Historical moments reflecting these nebulous relationships between the ideals of democracy and the reality of humanity have made an unusual number of headlines this week at state and national levels. Many of these have occurred in the past few days. These are very real and increasingly urgent issues, especially as the nation’s demographics change and as activism is revolutionized by social media. The nation has, however, always had a very intense battle over who should actually have rights and who shouldn’t.

Actions in Texas related to women’s rights and the filibuster led by Senator Wendy Davis this week provide a prime example of democracy in action and the fierce push back. Texas has shown itself to be more a theocratic-oligarchy than a democracy.

We really need to realize that when the lieutenant governor and his male colleagues discuss abortion, they are not actually talking about abortion. They are talking about controlling women and discriminating against them. Texas is anything but “pro-life” in its actually politics. One need look no further than its record of not educating children, imprisoning its citizens, executing those deemed guilty, leaving homeless people on the street, giving huge tax cuts to businesses, to name just a few.

We also know Texas is anything but pro-life because they have refused to allow women to testify. They are not speaking informed by science and medicine. Most importantly, they desire to make these decisions without allowing elected women to be heard unless they put up a fight. Texas, as shown by its history, has only really ever looked out for those rich and white, heterosexual and married with kids, and members of the Protestant branch of Christianity. Even this “elite group” is vastly undereducated. Rick Perry, for example, made mostly Cs and Ds at Texas A&M. George Bush had a C average. Why do we pick such individuals to lead us?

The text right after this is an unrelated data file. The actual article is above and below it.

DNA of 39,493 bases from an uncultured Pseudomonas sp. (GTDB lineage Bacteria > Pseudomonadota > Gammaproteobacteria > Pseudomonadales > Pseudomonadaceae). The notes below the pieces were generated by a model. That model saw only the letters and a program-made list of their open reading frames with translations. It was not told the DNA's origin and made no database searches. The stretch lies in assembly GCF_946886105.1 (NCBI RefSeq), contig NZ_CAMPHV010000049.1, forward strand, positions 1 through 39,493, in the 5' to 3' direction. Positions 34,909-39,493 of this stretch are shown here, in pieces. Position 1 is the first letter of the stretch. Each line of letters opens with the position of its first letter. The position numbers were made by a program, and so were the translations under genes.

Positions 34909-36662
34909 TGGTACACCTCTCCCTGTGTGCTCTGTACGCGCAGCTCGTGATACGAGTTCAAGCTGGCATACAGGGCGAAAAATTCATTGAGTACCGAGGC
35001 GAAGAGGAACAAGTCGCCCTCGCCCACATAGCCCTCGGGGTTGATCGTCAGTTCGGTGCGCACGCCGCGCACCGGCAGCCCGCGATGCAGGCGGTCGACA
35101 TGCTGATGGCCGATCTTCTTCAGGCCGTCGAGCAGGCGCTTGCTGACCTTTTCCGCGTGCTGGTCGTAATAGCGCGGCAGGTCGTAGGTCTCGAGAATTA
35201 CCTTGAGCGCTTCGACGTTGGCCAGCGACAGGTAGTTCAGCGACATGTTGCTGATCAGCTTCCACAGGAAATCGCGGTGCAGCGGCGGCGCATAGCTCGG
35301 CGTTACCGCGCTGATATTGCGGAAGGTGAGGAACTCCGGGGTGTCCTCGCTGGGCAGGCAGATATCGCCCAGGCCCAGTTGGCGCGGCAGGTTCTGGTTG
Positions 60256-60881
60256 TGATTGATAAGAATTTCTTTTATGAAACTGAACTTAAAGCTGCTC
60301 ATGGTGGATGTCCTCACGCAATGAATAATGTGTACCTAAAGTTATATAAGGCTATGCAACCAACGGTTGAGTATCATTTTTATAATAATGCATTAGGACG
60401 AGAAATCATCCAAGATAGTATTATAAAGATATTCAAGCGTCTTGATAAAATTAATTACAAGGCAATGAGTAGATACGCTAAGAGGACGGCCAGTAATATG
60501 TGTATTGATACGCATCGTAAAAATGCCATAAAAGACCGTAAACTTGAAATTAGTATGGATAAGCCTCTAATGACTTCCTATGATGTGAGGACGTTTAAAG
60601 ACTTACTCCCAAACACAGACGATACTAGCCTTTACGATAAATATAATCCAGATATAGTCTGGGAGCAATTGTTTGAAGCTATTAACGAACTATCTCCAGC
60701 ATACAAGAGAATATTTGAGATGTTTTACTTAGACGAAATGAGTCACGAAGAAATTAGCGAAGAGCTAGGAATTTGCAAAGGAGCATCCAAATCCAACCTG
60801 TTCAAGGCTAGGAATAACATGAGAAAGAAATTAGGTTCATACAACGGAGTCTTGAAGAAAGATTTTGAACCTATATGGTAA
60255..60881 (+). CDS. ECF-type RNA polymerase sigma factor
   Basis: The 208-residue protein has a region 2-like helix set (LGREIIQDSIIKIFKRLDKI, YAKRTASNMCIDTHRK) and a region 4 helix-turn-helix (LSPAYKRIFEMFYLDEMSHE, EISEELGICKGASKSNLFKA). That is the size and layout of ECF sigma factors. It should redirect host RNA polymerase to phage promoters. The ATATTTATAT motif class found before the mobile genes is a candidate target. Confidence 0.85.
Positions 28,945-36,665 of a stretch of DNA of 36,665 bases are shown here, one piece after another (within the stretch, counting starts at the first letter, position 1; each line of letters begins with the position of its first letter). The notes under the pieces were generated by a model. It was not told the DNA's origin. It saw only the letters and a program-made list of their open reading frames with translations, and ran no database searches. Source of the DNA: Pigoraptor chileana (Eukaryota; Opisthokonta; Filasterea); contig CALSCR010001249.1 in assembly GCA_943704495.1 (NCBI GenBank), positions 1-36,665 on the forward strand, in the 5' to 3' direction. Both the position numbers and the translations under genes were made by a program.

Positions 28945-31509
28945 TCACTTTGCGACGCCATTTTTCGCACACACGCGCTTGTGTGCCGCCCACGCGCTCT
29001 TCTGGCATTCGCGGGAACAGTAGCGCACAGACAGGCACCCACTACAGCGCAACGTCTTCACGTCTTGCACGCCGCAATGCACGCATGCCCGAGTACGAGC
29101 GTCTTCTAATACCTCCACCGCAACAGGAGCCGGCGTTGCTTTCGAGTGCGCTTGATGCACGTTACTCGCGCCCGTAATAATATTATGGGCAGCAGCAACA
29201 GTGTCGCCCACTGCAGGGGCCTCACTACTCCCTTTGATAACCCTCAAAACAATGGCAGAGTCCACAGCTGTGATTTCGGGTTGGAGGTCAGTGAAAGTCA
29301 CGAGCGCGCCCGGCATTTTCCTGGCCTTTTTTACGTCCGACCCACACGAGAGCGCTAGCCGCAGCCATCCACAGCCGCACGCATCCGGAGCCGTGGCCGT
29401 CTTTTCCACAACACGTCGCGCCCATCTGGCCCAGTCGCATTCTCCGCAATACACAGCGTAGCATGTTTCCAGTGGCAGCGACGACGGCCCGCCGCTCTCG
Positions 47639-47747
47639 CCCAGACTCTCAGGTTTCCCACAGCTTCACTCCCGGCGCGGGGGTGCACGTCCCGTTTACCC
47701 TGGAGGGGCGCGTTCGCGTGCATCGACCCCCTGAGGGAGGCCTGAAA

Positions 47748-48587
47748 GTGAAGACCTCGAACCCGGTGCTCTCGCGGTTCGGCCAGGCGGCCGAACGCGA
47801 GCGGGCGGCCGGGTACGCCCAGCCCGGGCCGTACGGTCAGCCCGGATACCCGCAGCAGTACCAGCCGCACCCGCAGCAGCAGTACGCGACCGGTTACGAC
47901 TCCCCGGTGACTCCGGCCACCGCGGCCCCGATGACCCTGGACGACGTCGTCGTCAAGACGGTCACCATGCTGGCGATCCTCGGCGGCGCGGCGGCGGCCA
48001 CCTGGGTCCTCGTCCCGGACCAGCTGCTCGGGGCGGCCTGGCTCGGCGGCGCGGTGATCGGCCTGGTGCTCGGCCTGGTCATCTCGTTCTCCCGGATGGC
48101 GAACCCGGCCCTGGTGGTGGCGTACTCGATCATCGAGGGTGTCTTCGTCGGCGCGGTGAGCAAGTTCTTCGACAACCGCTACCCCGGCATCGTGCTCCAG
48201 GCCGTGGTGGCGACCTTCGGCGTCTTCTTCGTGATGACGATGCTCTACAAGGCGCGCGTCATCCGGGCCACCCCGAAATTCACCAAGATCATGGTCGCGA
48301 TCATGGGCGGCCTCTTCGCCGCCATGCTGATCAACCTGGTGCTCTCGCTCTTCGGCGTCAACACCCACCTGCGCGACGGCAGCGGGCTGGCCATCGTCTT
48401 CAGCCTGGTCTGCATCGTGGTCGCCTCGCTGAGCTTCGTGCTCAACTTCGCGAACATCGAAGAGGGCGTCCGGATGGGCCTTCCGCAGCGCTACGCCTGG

Additionally, no one likes abortion. Decisions related to abortions, of course, involve many complicated, highly personal questions. It is not a choice that should be made by a political body primary consisting of “rich white men” – ever. It should not be a uniform rule – ever. Women should have control over their bodies – pure and simple. Politicians should also recognize history’s lessons: Women are going to sometimes have abortions whether legal or not, and they should have safe and reasonable ways of obtaining one.